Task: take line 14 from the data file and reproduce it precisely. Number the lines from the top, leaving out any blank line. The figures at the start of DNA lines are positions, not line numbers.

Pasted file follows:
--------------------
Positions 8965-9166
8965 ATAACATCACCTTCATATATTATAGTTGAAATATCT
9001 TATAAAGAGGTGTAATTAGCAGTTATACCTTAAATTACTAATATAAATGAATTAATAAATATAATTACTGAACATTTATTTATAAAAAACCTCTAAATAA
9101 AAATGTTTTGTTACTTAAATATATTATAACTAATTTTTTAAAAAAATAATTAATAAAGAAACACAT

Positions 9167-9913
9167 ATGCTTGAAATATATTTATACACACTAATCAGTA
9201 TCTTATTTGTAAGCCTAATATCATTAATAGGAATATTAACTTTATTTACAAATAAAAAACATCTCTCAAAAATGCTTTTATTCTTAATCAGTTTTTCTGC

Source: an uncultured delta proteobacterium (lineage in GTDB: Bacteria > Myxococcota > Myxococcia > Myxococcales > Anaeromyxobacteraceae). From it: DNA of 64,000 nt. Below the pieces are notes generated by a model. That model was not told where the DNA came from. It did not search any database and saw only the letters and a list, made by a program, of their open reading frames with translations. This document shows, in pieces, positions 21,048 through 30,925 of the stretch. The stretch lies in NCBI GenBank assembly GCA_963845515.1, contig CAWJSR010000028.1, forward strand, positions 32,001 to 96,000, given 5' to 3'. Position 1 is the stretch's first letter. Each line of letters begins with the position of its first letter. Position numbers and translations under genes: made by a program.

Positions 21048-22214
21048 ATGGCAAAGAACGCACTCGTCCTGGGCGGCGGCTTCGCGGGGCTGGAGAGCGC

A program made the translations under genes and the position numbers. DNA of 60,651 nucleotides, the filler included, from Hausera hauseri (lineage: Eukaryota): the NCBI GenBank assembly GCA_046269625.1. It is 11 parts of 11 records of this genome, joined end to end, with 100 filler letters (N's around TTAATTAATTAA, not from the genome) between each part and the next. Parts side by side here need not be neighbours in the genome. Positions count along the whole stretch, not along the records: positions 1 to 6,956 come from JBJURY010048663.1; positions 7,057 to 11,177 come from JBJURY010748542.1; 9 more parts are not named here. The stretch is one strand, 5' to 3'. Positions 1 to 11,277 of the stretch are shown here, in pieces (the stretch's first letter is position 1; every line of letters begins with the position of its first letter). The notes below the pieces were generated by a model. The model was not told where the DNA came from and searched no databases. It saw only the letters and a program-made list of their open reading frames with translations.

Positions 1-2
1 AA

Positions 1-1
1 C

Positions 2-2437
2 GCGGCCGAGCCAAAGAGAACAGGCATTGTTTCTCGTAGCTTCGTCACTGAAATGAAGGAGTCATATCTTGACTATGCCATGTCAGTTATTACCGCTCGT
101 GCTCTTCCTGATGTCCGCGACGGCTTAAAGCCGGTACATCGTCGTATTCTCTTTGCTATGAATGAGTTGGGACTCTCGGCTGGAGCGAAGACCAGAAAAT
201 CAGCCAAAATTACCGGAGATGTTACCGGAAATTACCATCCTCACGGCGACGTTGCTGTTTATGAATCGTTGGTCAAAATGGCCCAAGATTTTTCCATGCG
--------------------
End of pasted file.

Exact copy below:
Positions 1-1